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What are the causes of meningioma?

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Quick Answer

The causes of meningioma are not well understood, as stated by WebMD. Exposure to radiation and a genetic disorder, neurofibromatosis type 2, are prominent risk factors.

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Meningiomas have been found near skull fractures and in locations where the surrounding membrane has been scarred, suggesting injury may also be a risk factor. Most meningiomas occur in people between the ages of 30 and 70, and women are more than twice as likely as men to develop a meningioma. This statistic may be explained by research that suggests a link between meningiomas and the female hormone progesterone, notes WebMD. While most meningiomas are benign, in rare cases a meningioma may be malignant. Some meningiomas are classified as atypical, meaning they are somewhere in between benign and malignant.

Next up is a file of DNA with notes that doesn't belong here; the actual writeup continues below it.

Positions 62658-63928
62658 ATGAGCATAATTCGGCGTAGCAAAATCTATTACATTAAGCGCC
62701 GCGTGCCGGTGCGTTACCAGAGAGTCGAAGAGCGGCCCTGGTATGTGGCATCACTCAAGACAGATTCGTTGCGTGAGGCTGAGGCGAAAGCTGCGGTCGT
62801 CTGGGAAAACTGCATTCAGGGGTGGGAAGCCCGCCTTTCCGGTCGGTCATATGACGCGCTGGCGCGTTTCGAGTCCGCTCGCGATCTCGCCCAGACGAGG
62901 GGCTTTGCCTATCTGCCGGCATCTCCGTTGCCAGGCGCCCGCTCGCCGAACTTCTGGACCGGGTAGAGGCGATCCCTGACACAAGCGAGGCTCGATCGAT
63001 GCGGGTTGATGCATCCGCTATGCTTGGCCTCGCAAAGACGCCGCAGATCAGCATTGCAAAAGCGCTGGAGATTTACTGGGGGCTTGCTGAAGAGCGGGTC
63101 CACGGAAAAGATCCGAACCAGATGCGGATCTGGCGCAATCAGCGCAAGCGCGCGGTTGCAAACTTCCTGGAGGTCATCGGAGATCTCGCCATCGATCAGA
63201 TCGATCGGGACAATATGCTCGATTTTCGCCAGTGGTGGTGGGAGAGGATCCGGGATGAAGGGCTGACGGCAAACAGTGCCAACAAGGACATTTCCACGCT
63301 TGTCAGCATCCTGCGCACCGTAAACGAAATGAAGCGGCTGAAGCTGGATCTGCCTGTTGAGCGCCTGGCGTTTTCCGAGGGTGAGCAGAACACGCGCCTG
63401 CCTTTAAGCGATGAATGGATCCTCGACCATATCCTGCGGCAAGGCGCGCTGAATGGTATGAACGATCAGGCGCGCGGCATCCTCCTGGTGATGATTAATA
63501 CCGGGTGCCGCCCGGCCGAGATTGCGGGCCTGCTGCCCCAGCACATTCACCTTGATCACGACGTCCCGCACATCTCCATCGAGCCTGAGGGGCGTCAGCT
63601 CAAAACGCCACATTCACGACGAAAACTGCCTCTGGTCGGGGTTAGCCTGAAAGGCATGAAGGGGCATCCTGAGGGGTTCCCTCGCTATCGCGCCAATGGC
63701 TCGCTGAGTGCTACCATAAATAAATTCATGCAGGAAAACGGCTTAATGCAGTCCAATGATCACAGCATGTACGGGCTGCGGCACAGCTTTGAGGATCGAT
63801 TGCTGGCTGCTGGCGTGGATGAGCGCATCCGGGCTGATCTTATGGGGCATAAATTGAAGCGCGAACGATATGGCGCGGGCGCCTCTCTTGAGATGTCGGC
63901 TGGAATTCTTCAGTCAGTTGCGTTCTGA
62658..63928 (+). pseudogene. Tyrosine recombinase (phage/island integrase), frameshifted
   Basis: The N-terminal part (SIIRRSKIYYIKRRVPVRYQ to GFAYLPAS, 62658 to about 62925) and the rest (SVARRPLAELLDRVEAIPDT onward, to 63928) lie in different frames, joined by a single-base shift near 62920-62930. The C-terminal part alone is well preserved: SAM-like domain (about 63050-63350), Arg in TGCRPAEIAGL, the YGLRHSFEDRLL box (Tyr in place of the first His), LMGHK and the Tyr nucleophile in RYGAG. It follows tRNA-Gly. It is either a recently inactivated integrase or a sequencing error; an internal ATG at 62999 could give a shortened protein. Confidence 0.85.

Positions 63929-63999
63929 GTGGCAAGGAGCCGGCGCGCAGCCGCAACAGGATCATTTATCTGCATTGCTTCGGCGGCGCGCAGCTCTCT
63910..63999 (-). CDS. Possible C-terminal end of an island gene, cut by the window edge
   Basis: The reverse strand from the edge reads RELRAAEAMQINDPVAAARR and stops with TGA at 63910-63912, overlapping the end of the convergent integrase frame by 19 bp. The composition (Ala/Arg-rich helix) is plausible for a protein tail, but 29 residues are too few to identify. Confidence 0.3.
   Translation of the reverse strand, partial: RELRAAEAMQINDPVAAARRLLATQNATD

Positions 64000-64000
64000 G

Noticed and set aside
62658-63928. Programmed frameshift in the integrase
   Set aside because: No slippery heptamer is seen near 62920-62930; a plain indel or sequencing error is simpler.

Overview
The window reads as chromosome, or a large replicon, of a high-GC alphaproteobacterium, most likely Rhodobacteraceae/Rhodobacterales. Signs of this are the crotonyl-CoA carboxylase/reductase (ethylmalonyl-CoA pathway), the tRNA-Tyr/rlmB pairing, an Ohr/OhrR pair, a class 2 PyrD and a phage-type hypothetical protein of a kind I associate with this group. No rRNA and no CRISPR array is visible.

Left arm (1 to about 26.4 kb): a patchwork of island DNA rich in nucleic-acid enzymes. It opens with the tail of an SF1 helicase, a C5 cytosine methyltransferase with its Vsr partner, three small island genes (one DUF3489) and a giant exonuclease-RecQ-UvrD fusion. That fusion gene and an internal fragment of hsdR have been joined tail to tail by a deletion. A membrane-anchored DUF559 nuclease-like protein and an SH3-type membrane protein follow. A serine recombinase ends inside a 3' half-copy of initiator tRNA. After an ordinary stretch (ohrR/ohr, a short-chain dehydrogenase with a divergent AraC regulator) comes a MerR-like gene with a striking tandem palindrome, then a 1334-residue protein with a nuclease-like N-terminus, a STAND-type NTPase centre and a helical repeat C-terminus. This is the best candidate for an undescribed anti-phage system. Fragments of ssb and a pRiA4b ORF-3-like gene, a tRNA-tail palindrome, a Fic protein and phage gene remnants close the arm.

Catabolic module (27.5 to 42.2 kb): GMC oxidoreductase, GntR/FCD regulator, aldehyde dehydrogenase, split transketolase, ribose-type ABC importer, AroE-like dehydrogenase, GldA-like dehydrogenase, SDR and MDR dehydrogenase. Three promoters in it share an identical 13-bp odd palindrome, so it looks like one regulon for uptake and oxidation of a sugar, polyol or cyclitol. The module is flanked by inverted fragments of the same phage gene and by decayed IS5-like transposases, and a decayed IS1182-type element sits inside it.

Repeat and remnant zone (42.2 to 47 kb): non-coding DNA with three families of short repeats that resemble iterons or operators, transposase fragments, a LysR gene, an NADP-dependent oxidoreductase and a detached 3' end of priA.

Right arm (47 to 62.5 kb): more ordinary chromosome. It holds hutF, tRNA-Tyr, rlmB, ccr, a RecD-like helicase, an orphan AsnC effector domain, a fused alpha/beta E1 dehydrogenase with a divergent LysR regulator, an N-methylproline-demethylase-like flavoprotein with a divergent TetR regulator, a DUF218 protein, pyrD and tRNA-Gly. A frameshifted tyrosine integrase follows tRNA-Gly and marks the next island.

While the cause remains a mystery, doctors know that meningiomas form because something has altered the cells in the meninges. These are the membranes that form a protective barrier around the brain and spinal cord, explains the Mayo Clinic. When these cells multiply rapidly, a meningioma tumor may form. Depending on where the meningioma is located, symptoms may include changes in vision; headaches that worsen with time; loss of smell, hearing or memory; seizures; and weakness in the arms or legs.

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